Trump Announces Japan Trade Talks With Focus on Cars, Farm Goods

The two countries have agreed that sanctions on auto exports won’t be applied while the talks take place.

Trump Announces Japan Trade Talks With Focus on Cars, Farm Goods
U.S. President Donald Trump shakes hands with Shinzo Abe, Japan’s prime minister while posing for photographs at Kasumigaseki Country Club in Kawagoe, Saitama. (Photographer: Franck Robichon/Pool via Bloomberg)

(Bloomberg) -- U.S. President Donald Trump reached an agreement with Japanese Prime Minister Shinzo Abe to open trade talks between the two nations.

Abe resisted for almost two years the push to start bilateral trade talks with its second-largest trading partner, but Trump’s threatened auto tariffs forced him to reconsider. The two countries have agreed that sanctions on auto exports won’t be applied while the talks take place, Abe told reporters.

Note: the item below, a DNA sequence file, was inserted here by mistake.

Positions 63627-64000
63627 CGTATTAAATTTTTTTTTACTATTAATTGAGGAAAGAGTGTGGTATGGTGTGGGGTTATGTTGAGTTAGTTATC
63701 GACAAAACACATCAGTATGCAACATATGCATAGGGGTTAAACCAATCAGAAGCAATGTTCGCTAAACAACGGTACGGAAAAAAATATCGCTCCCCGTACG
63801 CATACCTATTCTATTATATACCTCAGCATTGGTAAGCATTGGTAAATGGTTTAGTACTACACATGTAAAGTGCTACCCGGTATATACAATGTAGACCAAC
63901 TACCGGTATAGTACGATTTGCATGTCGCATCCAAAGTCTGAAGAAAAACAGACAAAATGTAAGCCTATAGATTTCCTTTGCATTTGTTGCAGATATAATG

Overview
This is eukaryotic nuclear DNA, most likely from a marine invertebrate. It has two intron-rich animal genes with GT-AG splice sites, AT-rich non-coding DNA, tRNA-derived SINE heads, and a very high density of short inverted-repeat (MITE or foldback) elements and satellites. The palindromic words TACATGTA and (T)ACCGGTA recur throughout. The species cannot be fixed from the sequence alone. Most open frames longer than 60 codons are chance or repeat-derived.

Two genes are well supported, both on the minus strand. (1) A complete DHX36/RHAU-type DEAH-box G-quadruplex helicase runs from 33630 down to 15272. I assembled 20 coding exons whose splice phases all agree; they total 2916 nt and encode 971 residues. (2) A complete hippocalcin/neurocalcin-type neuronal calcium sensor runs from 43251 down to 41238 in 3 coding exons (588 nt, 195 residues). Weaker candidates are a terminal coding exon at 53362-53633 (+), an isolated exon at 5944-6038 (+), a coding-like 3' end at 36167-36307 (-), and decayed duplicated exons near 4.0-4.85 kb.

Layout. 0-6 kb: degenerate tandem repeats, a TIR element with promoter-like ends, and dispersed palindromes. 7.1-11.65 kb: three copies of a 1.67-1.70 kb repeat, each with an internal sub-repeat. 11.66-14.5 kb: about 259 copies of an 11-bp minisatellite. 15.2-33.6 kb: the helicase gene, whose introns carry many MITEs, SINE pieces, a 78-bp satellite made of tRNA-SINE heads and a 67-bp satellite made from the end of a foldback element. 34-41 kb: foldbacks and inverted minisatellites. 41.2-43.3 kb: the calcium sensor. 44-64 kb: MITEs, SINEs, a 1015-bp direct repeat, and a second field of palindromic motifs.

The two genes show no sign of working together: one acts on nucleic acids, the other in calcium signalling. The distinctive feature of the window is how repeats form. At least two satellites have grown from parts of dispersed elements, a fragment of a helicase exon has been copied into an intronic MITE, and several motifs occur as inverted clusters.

The U.S. wants to expand access for its automobile exports to encourage more production and jobs in America. In agricultural goods, Japan won’t offer better conditions than already exist in its other trade agreements, according to a joint statement by the two nations. More access to Japan’s market could help U.S. farmers at risk from China’s tit-for-tat sanctions.

Trump said he expected the talks will come to a “satisfactory conclusion” as he spoke to reporters at the beginning of a meeting with Abe in New York. “It can only be better for the United States, because it couldn’t get any worse than what has happened over the years,” Trump added. Both leaders are attending meetings this week at the United Nations.